When David Menasche was given days, maybe weeks or possibly even a year to live, it was not what he wanted to hear. He did not want to be told his life as he knew and enjoyed it was all but over, finished, final, the end. This could simply not be happening to him, he was going to fight it, prove them all wrong and still be able to make a difference in his student’s lives.
This is his story on challenging the odds and while not winning, certainly making a difference.
He was 34 years old with a future ahead of him which allowed him to enjoy what he felt was his particular calling on this earth, that of teaching and being a teacher of English to high school kids.
Menasche loved his work, loved his “kids”, loved his wife, loved his family and mostly loved what he was doing.
In some respects he did prove the medical fraternity wrong, particularly in his life span, now going on for more than six years since his original diagnosis, when he decided that all their treatment was largely experimental, that by this stage of his illness, was making him feel so much less than he wanted to be and took back his life, ceasing his treatment regime.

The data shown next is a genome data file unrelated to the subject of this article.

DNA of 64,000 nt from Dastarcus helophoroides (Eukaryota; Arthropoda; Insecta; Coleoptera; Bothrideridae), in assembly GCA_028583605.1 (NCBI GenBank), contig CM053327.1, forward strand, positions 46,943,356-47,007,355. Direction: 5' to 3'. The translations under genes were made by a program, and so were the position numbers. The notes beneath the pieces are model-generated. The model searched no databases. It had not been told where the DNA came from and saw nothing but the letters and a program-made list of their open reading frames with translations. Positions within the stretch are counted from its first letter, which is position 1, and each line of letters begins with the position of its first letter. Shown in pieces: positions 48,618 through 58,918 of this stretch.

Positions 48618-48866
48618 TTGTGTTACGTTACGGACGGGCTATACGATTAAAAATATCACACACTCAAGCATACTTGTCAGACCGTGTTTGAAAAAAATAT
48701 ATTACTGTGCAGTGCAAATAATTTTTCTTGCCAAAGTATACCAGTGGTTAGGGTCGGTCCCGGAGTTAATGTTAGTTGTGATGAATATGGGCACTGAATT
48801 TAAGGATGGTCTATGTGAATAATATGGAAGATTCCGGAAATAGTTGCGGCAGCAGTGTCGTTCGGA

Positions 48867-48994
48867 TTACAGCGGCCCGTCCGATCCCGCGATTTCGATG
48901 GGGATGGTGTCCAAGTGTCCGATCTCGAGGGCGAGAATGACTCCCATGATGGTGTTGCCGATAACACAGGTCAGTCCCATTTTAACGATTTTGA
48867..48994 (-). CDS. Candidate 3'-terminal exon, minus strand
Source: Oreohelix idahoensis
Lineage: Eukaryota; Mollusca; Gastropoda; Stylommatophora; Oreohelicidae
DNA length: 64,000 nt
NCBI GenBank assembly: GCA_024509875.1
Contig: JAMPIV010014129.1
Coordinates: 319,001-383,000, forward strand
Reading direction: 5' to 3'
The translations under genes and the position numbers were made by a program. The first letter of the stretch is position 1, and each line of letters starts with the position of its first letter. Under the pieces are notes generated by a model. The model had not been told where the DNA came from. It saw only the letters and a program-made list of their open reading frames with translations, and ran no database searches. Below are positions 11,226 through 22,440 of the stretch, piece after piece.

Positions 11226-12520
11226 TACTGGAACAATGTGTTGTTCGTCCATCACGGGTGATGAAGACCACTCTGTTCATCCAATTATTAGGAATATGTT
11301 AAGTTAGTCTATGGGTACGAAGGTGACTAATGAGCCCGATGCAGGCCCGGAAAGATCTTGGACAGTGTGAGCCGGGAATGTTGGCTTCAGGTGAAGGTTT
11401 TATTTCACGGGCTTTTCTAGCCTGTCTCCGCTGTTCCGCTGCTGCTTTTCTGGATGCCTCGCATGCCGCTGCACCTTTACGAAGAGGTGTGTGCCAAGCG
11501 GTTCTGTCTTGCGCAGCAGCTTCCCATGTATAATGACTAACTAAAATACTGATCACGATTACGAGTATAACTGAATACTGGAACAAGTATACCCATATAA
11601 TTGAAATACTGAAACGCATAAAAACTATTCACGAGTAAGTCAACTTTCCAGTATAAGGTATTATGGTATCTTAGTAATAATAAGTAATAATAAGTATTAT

Deciding that instead of being a victim, in every sense of the word, to the condition, he set out to discover what, if any difference he had made over his years of teaching in the lives of his former students. He had never travelled far from his home state but now was the time to go forth and discover the rest of America while he was still able.
It took a giant leap of faith to be able to decide to travel the width of America, coast to coast, relying on the good auspices of his former students to feed and shelter him in his quest to not only discover what had become of his students, but also to make his journey his classroom.
He placed a post on Facebook a about his intentions and was immediately swamped with love, offers and prayers of support for his journey
He travelled more than twelve thousand miles, with poor vision, poor memory and poor mobility in his quest to discover what it is a we all need and want in our lives, what our priorities are all about even when things are at their lowest point.
This is a reflective piece in that it is looking back over a life well spent at the age of 40, but also discovering that life, with all its twists and turns is for living until the very last moment of your time, has a habit of making you reflect on what is important in your life; –reflecting on just what is on your priority list.
|Publisher||Allen & Unwin|